Amidst the Mets
R.A. Dickey turned in a solid outing on Monday, even if his teammates' bats did not, going four innings, striking out one and walking none in a 2-1 loss to the Tigers.
Yesterday, Carlos Beltran said his knee hurts "in a good way." With that good pain in mind, he will not DH in today's contests, instead participating in a simulated game, in which he will get 7 to 10 at bats and not have to run. Beltran and the team were criticized for asking him to slide in Sunday's game against the Red Sox, though I can't imagine what the outcry would be like if he dared not "hustle" in any way.
John Harper thinks Bobby Parnell could succeed Frankie Rodriguez as the team's closer. I'm sure the front office would like to agree, particularly if that succession could happen some time this season.
Ted Berg tries to find a spot for Nick Evans. I know I've seen those words before, but that name doesn't ring a bell.
The worth of the Johan Santana trade is now down to Deolis Guerra. Good luck out there, kid.
Elsewhere in the League
Injury issues pile up for the Phillies as Domonic Brown undergoes hand surgery that will knock him out for 4 to 6 weeks, while Chase Utley's knee remains troublesome. Now all they'll have to fall back on a historically good pitching staff.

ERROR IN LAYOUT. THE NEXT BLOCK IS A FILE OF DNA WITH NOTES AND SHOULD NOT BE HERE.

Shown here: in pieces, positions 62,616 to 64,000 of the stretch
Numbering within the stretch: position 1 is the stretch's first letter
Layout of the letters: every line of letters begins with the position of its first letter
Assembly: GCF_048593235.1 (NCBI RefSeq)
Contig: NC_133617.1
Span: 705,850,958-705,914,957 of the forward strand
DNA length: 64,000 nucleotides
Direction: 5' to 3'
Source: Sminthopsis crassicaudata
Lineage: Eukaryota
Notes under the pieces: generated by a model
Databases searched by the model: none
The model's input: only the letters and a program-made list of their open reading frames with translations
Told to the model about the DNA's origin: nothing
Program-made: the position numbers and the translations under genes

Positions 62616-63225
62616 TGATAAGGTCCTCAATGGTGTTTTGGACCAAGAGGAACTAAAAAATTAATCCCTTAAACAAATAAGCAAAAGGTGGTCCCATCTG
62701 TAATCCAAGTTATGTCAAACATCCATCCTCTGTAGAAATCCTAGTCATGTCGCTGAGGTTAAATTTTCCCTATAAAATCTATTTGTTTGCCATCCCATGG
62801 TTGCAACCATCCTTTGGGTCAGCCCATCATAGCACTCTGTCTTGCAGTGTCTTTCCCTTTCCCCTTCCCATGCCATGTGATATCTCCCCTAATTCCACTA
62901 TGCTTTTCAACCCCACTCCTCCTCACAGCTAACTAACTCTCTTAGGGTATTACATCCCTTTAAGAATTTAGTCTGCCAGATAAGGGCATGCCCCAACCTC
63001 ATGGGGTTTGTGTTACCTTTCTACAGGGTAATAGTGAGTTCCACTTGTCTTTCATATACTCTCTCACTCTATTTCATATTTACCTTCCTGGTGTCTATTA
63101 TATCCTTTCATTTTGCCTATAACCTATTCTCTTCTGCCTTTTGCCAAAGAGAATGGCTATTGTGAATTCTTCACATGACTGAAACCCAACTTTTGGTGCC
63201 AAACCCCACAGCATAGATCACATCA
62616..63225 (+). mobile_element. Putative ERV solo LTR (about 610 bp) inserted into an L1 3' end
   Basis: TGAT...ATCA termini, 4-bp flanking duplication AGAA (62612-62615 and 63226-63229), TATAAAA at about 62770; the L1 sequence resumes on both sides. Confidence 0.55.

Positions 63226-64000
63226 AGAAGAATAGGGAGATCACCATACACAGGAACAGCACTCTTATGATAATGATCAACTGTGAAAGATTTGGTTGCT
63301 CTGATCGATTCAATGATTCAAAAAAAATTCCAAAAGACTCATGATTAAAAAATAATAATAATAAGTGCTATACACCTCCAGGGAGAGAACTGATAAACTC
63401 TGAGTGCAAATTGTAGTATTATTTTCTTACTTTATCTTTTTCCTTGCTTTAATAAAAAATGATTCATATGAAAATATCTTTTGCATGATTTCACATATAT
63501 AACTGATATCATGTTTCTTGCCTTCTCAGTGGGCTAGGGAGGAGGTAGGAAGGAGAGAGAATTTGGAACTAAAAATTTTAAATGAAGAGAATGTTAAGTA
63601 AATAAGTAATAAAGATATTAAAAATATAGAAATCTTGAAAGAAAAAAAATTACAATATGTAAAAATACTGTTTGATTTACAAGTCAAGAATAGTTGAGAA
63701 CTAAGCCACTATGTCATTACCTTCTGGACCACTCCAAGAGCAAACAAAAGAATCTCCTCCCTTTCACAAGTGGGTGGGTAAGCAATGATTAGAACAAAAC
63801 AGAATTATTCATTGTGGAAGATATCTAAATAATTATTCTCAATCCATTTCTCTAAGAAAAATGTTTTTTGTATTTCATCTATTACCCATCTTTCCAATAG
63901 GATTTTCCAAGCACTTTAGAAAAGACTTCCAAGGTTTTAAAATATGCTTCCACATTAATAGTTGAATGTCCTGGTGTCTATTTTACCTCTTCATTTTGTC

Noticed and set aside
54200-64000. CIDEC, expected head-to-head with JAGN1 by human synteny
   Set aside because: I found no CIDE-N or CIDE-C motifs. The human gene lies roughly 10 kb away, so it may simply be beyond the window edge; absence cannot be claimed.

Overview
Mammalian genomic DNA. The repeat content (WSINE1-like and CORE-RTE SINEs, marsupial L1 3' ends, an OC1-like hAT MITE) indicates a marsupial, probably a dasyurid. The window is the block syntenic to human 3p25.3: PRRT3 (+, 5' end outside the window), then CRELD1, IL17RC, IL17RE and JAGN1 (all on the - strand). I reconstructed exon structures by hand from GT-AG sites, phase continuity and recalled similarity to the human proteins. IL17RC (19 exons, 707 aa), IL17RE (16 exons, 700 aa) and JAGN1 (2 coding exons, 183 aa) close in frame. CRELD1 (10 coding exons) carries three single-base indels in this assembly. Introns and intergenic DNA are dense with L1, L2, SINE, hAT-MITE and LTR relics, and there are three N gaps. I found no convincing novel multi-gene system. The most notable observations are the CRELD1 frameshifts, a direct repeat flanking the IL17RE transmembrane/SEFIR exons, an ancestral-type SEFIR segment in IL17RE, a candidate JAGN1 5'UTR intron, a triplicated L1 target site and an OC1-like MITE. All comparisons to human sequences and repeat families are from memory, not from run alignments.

At the time of his DUI arrest, Coco Crisp was being tailed by his own "secret service," private security charged with protecting his well being. Said duties apparently do not include making sure he's sober enough to get behind a wheel.
A rogue clothes dryer at Goodyear Park, spring training facility for the Indians and Reds, caught fire, resulting in some smoke and water damage. Officials are blaming Bronson Arroyo, who shirked his weekly lint trap duties.
The Nationals and Braves were plagued by a more natural disaster when bees descended on their spring training game. Pitcher Jason Marquis said there were "like 10,000" of the swarmers, though he have also been referencing his ERA.
Pete Rose has filed for divorce from his wife of 27 years. On the plus side: the line on the marriage was 30 years and he took the under.
Murray Chass writes about "pampered pitchers and their enablers," because of he course he does.